The Coastal Nonpoint Pollution Program: Status and Legislative Issues

In 1990, Congress enacted legislation requiring coastal states and territories to develop programs to help address the problem of nonpoint source pollution in coastal waters, which are especially threatened by pressures of population growth, development, and pollution. The coastal nonpoint pollution program is unique because it expressly links federal and state coastal zone management and water quality programs. Coastal states are now implementing these requirements. Congress has not changed the program since its enactment, but one issue receiving attention is whether to integrate the coastal nonpoint pollution program with activities under the Coastal Zone Management Act (CZMA). In the 106th Congress, CZMA legislation passed the Senate ( S. 1534 ), and a separate bill was reported by a House committee ( H.R. 2669 ), but no further action occurred. Whether the coastal nonpoint program will receive attention in the 107th Congress is unknown at this time. This report will be updated as developments warrant.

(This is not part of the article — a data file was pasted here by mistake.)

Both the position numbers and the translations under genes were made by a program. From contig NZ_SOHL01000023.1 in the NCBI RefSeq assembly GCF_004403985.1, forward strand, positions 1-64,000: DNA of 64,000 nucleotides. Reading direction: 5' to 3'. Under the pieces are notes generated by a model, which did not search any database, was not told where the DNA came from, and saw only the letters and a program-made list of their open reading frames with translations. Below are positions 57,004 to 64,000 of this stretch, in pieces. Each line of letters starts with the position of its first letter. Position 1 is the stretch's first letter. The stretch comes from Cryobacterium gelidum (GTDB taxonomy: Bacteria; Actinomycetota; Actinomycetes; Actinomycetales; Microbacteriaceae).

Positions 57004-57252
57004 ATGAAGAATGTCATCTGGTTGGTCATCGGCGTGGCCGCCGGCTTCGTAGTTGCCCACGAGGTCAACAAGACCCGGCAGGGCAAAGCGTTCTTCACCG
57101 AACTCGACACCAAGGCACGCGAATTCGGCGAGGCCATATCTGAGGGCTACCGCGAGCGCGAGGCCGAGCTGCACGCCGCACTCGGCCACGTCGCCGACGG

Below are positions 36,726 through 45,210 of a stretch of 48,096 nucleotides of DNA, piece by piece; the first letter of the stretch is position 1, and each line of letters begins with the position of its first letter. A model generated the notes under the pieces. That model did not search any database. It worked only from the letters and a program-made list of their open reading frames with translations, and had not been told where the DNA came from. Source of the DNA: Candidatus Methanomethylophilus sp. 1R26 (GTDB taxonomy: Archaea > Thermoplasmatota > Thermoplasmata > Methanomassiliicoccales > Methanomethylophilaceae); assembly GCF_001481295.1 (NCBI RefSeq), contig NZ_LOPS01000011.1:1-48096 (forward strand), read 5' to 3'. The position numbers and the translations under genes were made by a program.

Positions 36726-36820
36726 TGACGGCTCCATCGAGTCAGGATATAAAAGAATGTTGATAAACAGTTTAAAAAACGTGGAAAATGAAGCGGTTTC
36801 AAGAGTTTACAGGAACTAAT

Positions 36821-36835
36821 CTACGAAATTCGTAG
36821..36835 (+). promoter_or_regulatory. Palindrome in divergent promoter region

Order Code RS20232 Updated January 25, 2001 CRS Report for Congress Received through the CRS Web The Coastal Nonpoint Pollution Program: Status and Legislative Issues name redacted Specialist in Resources and Environmental Policy Resources, Science, and Industry Division Summary In 1990, Congress enacted legislation requiring coastal states and territories to develop programs to help address the problem of nonpoint source pollution in coastal waters, which are especially threatened by pressures of population growth, development, and pollution. The coastal nonpoint pollution program is unique because it expressly links federal and state coastal zone management and water quality programs. Coastal states are now implementing these requirements. Congress has not changed the program since its enactment, but one issue receiving attention is whether to integrate the coastal nonpoint pollution program with activities under the Coastal Zone Management Act (CZMA). In the 106th Congress, CZMA legislation passed the Senate (S. 1534), and a separate bill was reported by a House committee (H.R. 2669), but no further action occurred. Whether the coastal nonpoint program will receive attention in the 107th Congress is unknown at this time. This report will be updated as developments warrant. Introduction Coastal environments face substantial challenges because of multiple pressures of population growth, economic development, and pollution. Population densities of coastal counties are five times the national average, and it is estimated that, from 1996 to 2015, the coastal population will increase from 141 to 161 million persons. Besides supporting people, coastal ecosystems support fisheries, prevent runoff, purify water supply, and mitigate floods, while providing recreation and resources such as lumber, fuel, and food. In coastal areas, water quality impairments have led to beach closures, prohibitions on harvesting shellfish, and loss of biological productivity in coastal habitats. In addition, the loss of wetlands and riparian areas, water withdrawals, and saltwater intrusion have adversely impacted coastal water quality. Coastal waters are affected by both point and nonpoint sources of pollution, with the latter in many cases the dominant form of pollution. Point source pollution is discharged from factories and municipal sewage treatment plants, usually from a pipe or defined outlet. Nonpoint source pollution is Congressional Research Service ˜ The Library of Congress CRS-2 rainfall runoff and snowmelt from diverse areas including construction sites, city streets, farms and ranches, and forests that is not released through pipes or other outlets. Historically, the nation's water pollution control programs have emphasized managing point source pollution. Yet, as those efforts have progressed, nonpoint source pollution now represents a larger and more pervasive proportion of total water quality problems. In the most recent data reported by states, nonpoint sources of water pollution are estimated to contribute more than 50% of remaining water quality impairments in rivers, lakes, and coastal waters. The leading nonpoint sources in coastal waters are diverse: runoff from construction sites and development activities in urban areas, municipal point source discharges, atmospheric deposition, and contaminated sediments. The Coastal Zone Management Program The 1972 Coastal Zone Management Act (CZMA, P.L. 92-583) created federal incentives for coastal states and territories to plan and manage their coastal and ocean resources. Its purpose is to encourage and assist states to exercise their responsibilities in the coastal zone to achieve effective use of land and water resources. Eligible states may develop coastal management programs pursuant to federal requirements. Under this Act, the federal government's role is to provide grants for states to develop and implement coastal zone management plans. The National Oceanic and Atmospheric Administration (NOAA) in the Department of Commerce administers the programs authorized by the CZMA. (For information on the CZMA, see CRS Report 98-1002, Oceans and Coastal Resources Issues.) Once approved, coastal states then have a mechanism for managing coastal development and become eligible for additional financial benefits through coastal zone grant programs. The first state CZM program (Washington) was approved in 1974. As of October 2000, 33 eligible coastal and Great Lakes states and territories have federally approved CZM plans. Indiana’s plan is being prepared. Among eligible states, only Illinois is not currently participating. NOAA estimates that 99.7% of the nation's shoreline is under management of federally-approved coastal programs. Under the CZMA, states and territories are eligible to receive several types of grant assistance, including program development and administrative grants (Section 306), resource management improvement grants (Section 306A), and coastal zone enhancement grants (Section 309). One especially significant provision of the Act is Section 307, which gives states with federally-approved CZM programs the right to review federal activities in or affecting the coastal zone (including activities that require federal permits) to determine whether they are consistent with the policies of the state's program. CZARA: Enactment of the Coastal Nonpoint Pollution Program Congress has reauthorized the CZMA several times, amending it in ways that reflect changing views about issues that state programs might address. In 1990, Congress enacted Section 6217 of the Coastal Zone Act Reauthorization Amendments (CZARA) to help address the problem of nonpoint source pollution in coastal waters.1 In it, 1 Section 6217 did not amend the Clean Water Act or the Coastal Zone Management Act. It contains independent provisions and was enacted as Section 6217 of the Omnibus Budget (continued...) CRS-3 Congress acknowledged that there is a clear link between coastal water quality and land use activities along the shore and directed that state programs under the CZMA should play a larger role in improving coastal zone water quality. The central purpose of Section 6217 is to strengthen the links between state coastal zone management and water quality programs by requiring coastal states to develop a nonpoint pollution control program to restore and protect coastal waters. It is intended to update and expand the coastal portion of state nonpoint source management programs under Section 319 of the Clean Water Act (CWA).2 State coastal zone management agencies and state water quality agencies have dual and co-equal roles and responsibilities in developing the program. It applies in states and territories that receive federal funds to implement their approved coastal zone programs. Because Section 6217 is mandatory, it represents a significant departure from other provisions of the CZMA, which is a voluntary program to assist states in addressing stated national objectives in coastal resource management, and also from Section 319. CZARA employed an innovative approach. First, NOAA and the Environmental Protection Agency (EPA) shared responsibility for developing the program's framework. Second, states for the first time brought together the land-use management expertise of their coastal zone agencies and the water quality expertise of their Section 319 agencies. EPA and NOAA published two sets of guidance documents in January 1993. The first specifies management measures for specific categories of nonpoint source pollution. Management measures are defined in CZARA to be economically achievable measures that reflect the best available technology for reducing nonpoint pollutants. In this technical guidance, EPA identified five categories of nonpoint sources affecting coastal waters (agriculture, forestry, urban, marinas and recreational boating, and hydromodification) and for each category, management measures and practices to control nonpoint source pollution. The decision of which measure or practice to apply to achieve the goal of restoring and protecting coastal waters will be up to states. Second, NOAA and EPA jointly issued guidance describing how states would administratively develop their nonpoint pollution control programs, using management measures in the related technical guidance document. States may select from a wide range of practices to achieve the level of control specified in the management measure. Coastal states were required to submit a coastal nonpoint plan for EPA and NOAA approval, based on the two types of guidance, within 30 months of issuance of the guidance (by July 1995). The plan is to ensure implementation of management measures in conformity with the technical guidance, at a minimum to protect coastal waters generally, and in coastal areas with degraded or threatened water quality, to ensure implementation of additional measures to attain and maintain applicable water quality standards under the Clean Water Act. 1 (...continued) Reconciliation Act of 1990 (P.L. 101-508). 2 The Clean Water Act's Section 319 program, enacted in 1987, addresses nonpoint source pollution through voluntary state management programs utilizing federal technical and financial assistance. It provides states, territories, and Indian tribes with grants to implement nonpoint source pollution controls described in EPA-approved nonpoint source pollution management programs. CRS-4 Section 6217 authorized grants to assist states in developing coastal nonpoint pollution plans: $6 million for FY1992 and $12 million annually for FY1993 through FY1995. These grants are administered by NOAA. CZARA provided that, if a state failed to submit an approvable program by 1996, NOAA and EPA would reduce federal grants to the state under the coastal zone management and CWA Section 319 programs. The penalty would initially be a 10% reduction under both programs in FY1996, gradually reaching a 30% reduction in FY1999 and each fiscal year thereafter. Program Status. In 1995, EPA and NOAA made certain administrative changes to the program, based on initial reviews of the progress that coastal states were making towards completing the required CZARA programs. The agencies agreed with states that changes could make the program more flexible, while still achieving pollution reduction goals. EPA and NOAA agreed to utilize conditional approval of state plans, where states need additional time (up to 5 years) to complete development of plans, thus avoiding the penalty of withholding federal grant funds. Also, time frames for implementing management practices for existing sources were extended from 3 to 5 years. In addition, states were given more deference in determining the geographic area to be covered by the program, and NOAA and EPA expanded the range of what constitutes acceptable management measures. Further administrative changes were made in 1998, again to provide flexibility for states. (For information, see: []). They were given more flexibility in targeting nonpoint pollution sources, allowing exclusion of sources which are not significant contributors to pollution. While allowing states greater opportunity to determine priorities, EPA and NOAA required states to submit a program strategy. It is to describe the state's overall approach and schedule to ensure implementation of management measures and improve water quality within 15 years of the date of conditional approval, along with more specific 5-year implementation plans nested within the 15-year program strategy against which EPA and NOAA will measure progress. Section 6217 does not specify timeframes for implementation. The CZMA requires that state 6217 programs contain "enforceable policies and mechanisms" to implement applicable requirements of their coastal nonpoint pollution plans. Balancing among available restrictive or less restrictive tools to achieve policies for controlling nonpoint pollution, particularly with respect to measures affecting individuals' right to manage land uses, has been controversial and challenging. The statute defines enforceable policies as state policies which are legally binding through constitutional provisions, laws, regulations, land use plans, ordinances or similar means by which a state "exerts control over private and public land and water uses and natural resources in the coastal zone." The agencies' 1993 program guidance identified a variety of effective regulatory (e.g., permits or local zoning) and/or non-regulatory approaches (e.g., economic incentives and disincentives) that states can use to meet this requirement. Further, in 1998, the agencies clarified that under certain circumstances they will approve program elements for which states propose voluntary or incentive-based mechanisms, backed by existing state enforcement authorities such as a legal opinion stating that such authority can be used to prevent nonpoint pollution and require management measure implementation. CRS-5 EPA and NOAA granted the first conditional approval of state program submissions in August 1997, and the last were conditionally approved in June 1998.3 Each conditional approval contained findings which detail elements that the state is expected to expand or modify in order to conform with the requirements of CZARA within 5 years. Program implementation begins even while such changes are underway. Final program approval has been given to Maryland, Rhode Island, California, and Puerto Rico. Completing the conditional approval process and issuing the final guidance supported a key action in President Clinton's 1998 Clean Water Action Plan. The Plan was an Administration initiative seeking to build on water quality improvements of the past and address remaining water pollution problems nationwide. The three goals of the Plan were to achieve more effective control of nonpoint source pollution, enhance protection from public health threats posed by water pollution, and promote water quality protection on a watershed basis. (For information, see CRS Report 98-150, The Clean Water Action Plan: Background and Early Implementation.) Funding and Resources. A long-standing concern of states is adequacy of resources to carry out the coastal nonpoint pollution program. For FY2001, Congress appropriated $10 million for grants to develop and implement 6217 programs, in P.L. 106533 (compared with $2.5 million for FY2000). These are separate from CZMA grants ($52 million in FY2001), only a small portion of which (less than $4 million in FY2001) may be used for the 6217 program. Needs for program implementation are greater than for development. The CWA Section 319 grant program is one that has greater potential to assist with implementation (but is not limited geographically to coastal states). FY2001 appropriations for Section 319 grants are $238 million (P.L. 106-377). Congressional Interest Congress has not modified the Section 6217 program or reauthorized its grants since 1990. During the 103rd Congress, committees heard testimony about the program and general coastal pollution issues. Some issues discussed at that time, such as recognizing the role of voluntary measures for managing nonpoint pollution and extending timeframes for implementation, were subsequently addressed in revised EPA-NOAA program guidance. One long-standing issue, however, is integration of the Section 6217 program with other federal programs with potential for overlap or duplication, such as clean water programs. In the 104th Congress, the House passed legislation to amend the Clean Water Act (H.R. 961). One of its provisions would have modified the 6217 program to give EPA the lead role in administering it and allow states the option of participating in either the CZARA or CWA Section 319 nonpoint program. The Senate did not act on H.R. 961. Congress reauthorized the CZMA in 1996 (P.L. 104-150) but made no changes to CZARA. Current CZMA authorizations expired at the end of FY1999. The 106th Congress took steps to address CZARA and coastal nonpoint pollution issues in connection with CZMA reauthorization, but did not complete action on a bill. 3 These actions covered the 29 states and territories with federally-approved CZM programs as of 1993. Four states with newer CZM programs (Georgia, Ohio, Texas, and Minnesota) have submitted their 6217 programs for approval, under the 30-month deadline specified in CZARA. CRS-6 During hearings held by subcommittees of the House Resources Committee and the Senate Commerce, Science and Transportation Committee, witnesses expressed substantial support for the coastal nonpoint pollution program. 4 States like it because state plans are self-designed and self-implemented, but a key concern has been secure funding and improved coordination between the 6217 program and the CZM program. The Clinton Administration supported amending the CZMA to include development and implementation of coastal nonpoint pollution plans as activities eligible for CZMA grant funding. The Administration said that coastal states need increased financial support to implement their plans and proposed that funds for these activities be authorized in addition to base funding for the existing CZMA grants. Environmental groups also support incorporating the coastal nonpoint pollution program into the CZMA and providing funding for its implementation. They strongly support the enforceable nature of the Section 6217 program which requires backup enforceable means to insure implementation where voluntary measures in state plans fail. In contrast, they have criticized the CWA Section 319 nonpoint program, because it is voluntary (states are not penalized for failure to implement nonpoint management measures) and does not require similar enforceable elements. In August 1999, the House Resources Committee Fisheries Conservation, Wildlife and Oceans Subcommittee approved a bill to reauthorize the CZMA for five years (H.R. 2669). It included a provision to allow states with approved coastal nonpoint plans to use up to $10 million per year in CZMA grants to implement projects for technical assistance, public education, and implementation of management measures for nonpoint sources. However, in October, before approving H.R. 2669 (H.Rept. 106-485), the full committee deleted that provision because of concerns over possible jurisdictional conflicts with other House committees. The full committee also approved a property rights amendment opposed by the Clinton Administration and state and county organizations. The House did not take up H.R. 2669 because of controversies over the property rights provision. In September 2000, the Senate approved a 5-year CZMA reauthorization bill (S. 1534, S.Rept. 106-412). It included a new coastal community grant program to help communities address impacts of development, sprawl, and nonpoint source pollution. Up to $10 million per year of these grants would be directed to implementing nonpoint pollution control projects. There was no further congressional action on this bill. Supporters of CZMA legislation and of the 6217 nonpoint pollution program anticipate that the 107th Congress will address these issues, but it is unclear whether that will occur. The views of the Bush Administration are not yet known, and the legislative priorities of the key congressional committees that have interest in these topics also are not known. 4 Testimony from the Feb. 25, 1999, House subcommittee hearing is available at: []. Testimony from the May 6, 1999, Senate subcommittee hearing is available at: []. Other CZMA reauthorization issues were discussed at these hearings; for information, see CRS Report RS20498, Coastal Zone Management Reauthorization: An Overview. The Congressional Research Service (CRS) is a federal legislative branch agency, housed inside the Library of Congress, charged with providing the United States Congress non-partisan advice on issues that may come before Congress. republishes CRS reports that are available to all Congressional staff. 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